Buffalo Bills special teams ace Steve Tasker was the best to ever play the position. He won awards, went to a lot of Pro Bowls, and is always a heavily-discussed player around Hall of Fame time. He is dismissed as merely a special teams player, but his impact was great in the biggest games. They even changed a rule because Tasker was too good at what he did.
“What Bruce Smith and Cornelius Bennett mean to us on defense and what Jim Kelly and Thurman Thomas mean to us on offense, Steve Tasker means to us on special teams,” said Bruce DeHaven, the Bills’ special-teams coach, in 1992 referring to three Hall of Famers and a should-be Hall of Famer. ”He can make big plays and it forces the opposition to account for him. We’ll see people that will be operating in a certain manner for four or five games and they come in and play against us and change some things because of Steve.”
In Super Bowl XXVI against the Washington Redskins, Tasker downed a Chris Mohr punt at the 1-yard line with 1:46 left in the second quarter. The man lined up against him on the play? Pro football Hall of Famer Darryl Green, one of the fastest men on the field, who was beaten after eight yards.
The defense held and Buffalo got the ball back on Washington’s 41, but there wouldn’t have been a scoring chance without Tasker’s tracking ability while running and fighting off a block. Buffalo’s explosive offense had more than 75 seconds left on the clock and 41 yards to paydirt.
“Actually, I do a lot of thinking,” Tasker said before that game. “It’s very technical and specific out there. Although it does cover a lot of field position, everybody has a specific assignment. I’m just trying to read my keys and carry out my assignments as well as I can, as fast as I can.”
The biggest highlight of Tasker’s career came in the following year’s championship game. The Bills forced a three-and-out on the opening possession of the game. Tasker lined up on the ensuing punt and this happened.
“Our special teams coach felt that we had a chance to block a punt before the game and it worked,” head coach Marv Levy said. “Tasker just did what he does best.”
It was Levy, a former kicking games coach as he liked to be called, who showed Tasker how to block a punt when he first came to Buffalo. Tasker had a block in his very first game with the Bills.
He didn’t come off the edge, the 5’9”, 185-pound Tasker went through the middle against linebacker Robert Jones to get the perfectly-timed block. (Tasker discusses the play call here.) The ball actually made it past the line of scrimmage, a one-yard punt that set the Bills up at the 16-yard line. In their third Super Bowl, starting out on a positive note made a big impact.
Four plays later, Thurman Thomas scored a touchdown to give Buffalo a 7-0 lead. The Bills would turn the ball over a record nine times to get blown out.
On the series before the block, Buffalo had punted and there is another great Tasker play to highlight his maneuverability and hustle. He fought through the initial block, then stepped around another blocker protecting the returner, before bringing down punt returner Kelvin Martin.
Tasker also added two receptions for 30 yards in the game, drew a penalty, and had another catch nullified by a holding call.
In Super Bowl XXVIII the next year, Tasker downed another punt at the 1 in the second quarter with the Bills down, 6-10.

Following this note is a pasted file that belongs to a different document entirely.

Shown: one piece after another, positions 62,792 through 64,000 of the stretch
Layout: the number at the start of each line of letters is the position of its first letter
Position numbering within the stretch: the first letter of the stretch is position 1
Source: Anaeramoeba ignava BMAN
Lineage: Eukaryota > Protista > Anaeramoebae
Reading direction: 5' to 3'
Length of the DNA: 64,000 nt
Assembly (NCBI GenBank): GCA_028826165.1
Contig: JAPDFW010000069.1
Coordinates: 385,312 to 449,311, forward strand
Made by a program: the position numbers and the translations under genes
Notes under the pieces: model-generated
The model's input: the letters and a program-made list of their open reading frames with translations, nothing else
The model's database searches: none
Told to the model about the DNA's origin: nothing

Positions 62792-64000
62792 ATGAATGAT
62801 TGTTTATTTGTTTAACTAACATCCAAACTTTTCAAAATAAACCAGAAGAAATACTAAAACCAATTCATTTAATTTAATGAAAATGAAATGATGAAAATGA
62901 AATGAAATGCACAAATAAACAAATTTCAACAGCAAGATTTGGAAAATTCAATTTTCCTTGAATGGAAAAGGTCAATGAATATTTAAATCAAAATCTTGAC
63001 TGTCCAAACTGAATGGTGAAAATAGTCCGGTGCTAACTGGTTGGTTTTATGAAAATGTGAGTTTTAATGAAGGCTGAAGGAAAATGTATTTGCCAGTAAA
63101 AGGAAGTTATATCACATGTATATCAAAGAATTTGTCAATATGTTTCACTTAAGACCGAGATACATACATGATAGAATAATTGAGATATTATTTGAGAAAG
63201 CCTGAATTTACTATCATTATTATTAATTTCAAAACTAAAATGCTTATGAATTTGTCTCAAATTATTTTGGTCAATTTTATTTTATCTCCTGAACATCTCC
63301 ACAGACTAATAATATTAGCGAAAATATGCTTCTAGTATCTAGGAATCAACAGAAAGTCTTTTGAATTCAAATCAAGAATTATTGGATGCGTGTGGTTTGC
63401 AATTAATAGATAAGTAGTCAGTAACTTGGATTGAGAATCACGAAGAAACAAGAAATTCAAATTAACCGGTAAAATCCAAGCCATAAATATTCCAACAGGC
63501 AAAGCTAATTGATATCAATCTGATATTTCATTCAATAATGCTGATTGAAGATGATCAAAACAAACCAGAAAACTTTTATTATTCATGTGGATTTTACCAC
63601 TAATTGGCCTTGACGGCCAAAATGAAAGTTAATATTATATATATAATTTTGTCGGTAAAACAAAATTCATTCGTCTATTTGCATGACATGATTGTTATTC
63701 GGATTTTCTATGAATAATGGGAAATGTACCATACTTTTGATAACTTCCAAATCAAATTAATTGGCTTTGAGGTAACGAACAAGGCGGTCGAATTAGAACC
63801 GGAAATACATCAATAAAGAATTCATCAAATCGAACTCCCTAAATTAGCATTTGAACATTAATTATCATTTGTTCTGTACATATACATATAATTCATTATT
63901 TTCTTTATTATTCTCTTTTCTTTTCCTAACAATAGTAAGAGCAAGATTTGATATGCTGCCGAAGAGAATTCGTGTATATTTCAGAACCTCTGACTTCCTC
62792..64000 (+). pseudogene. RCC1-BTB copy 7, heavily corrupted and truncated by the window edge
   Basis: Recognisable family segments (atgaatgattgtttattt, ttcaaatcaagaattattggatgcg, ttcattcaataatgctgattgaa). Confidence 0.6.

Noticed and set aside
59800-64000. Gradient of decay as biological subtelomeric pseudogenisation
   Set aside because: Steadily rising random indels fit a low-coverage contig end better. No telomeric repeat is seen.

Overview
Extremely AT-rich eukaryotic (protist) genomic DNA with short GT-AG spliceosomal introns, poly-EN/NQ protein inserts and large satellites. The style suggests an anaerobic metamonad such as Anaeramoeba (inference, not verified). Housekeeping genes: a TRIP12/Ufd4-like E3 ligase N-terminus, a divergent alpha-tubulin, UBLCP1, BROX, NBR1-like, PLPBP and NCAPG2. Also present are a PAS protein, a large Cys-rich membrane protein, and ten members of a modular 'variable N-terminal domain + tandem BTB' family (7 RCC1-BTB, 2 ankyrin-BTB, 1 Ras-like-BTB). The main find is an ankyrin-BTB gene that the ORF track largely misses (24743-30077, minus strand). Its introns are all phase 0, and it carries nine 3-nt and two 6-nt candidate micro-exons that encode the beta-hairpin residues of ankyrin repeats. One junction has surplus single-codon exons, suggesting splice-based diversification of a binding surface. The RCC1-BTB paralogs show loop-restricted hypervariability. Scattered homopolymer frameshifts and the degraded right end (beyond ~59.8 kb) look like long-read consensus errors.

Levy and DeHaven weren’t the only ones who knew the impact Tasker could have on a game.
“As a special teams coach, I had an eye for special teams players,” said Levy in 2016. “I knew he was a good one. He had leadership and heart. I’m not the only one who could see it. Opposing coaches used to tell me that the player they had to prepare for most was Steve. Not Jim Kelly. Not Bruce Smith. Not Andre Reed. But Steve.”
Three Hall of Famers and one on the outside looking in. He shouldn’t be anymore.
In twelve years, he went to the Pro Bowl seven times, winning MVP honors in 1993. That year, with the game tied at 13 with eight minutes remaining, Tasker swooped in and blocked a field goal. Terry McDaniel grabbed the ball and returned it for the go-ahead score. He also forced a fumble in a game where the AFC won, despite being outgained 471 yards to 114.
So he did it in Super Bowls against Hall of Fame competition. He did it in Pro Bowls against the best of the best. Why can’t he get in? Politics.
“Tasker is thought of very highly among the voting members,” former voter Mark Gaughan said in 2016. “He is widely recognized as the best special teams player, coverage man, ever. And there are a lot of people on the committee who would like to see him make the final 15 so there could be a real discussion about his merits. But from 2000 to 2013, the Bills have had a string of candidates that you couldn’t put Tasker in ahead of.”
“I do believe voters should hear his case, and so far that hasn’t happened,” said voter Clark Judge a few months ago. “OK, so he’s been a semifinalist six times, but he hasn’t been there since 2013. And with selectors more willing to consider special-teams standouts lately, frankly, I don’t get it.”
“[Tasker] created a lot of advantages for the Bills just by field position by what he did,” Houston special teams coach Brad Seely once said. “So there’s a guy who, to me, is extremely worthy of consideration for the Pro Football Hall of Fame because he was a difference maker in that area. And that’s what the Hall of Fame is supposed to be about.”
Special teamers have been largely ignored by the Hall of Fame voters. Two kickers and one punter are the only members of the Hall who played only special teams, and two of them were added in the last five years.
It’s time to end that. It’s time Steve Tasker is in the Hall of Fame.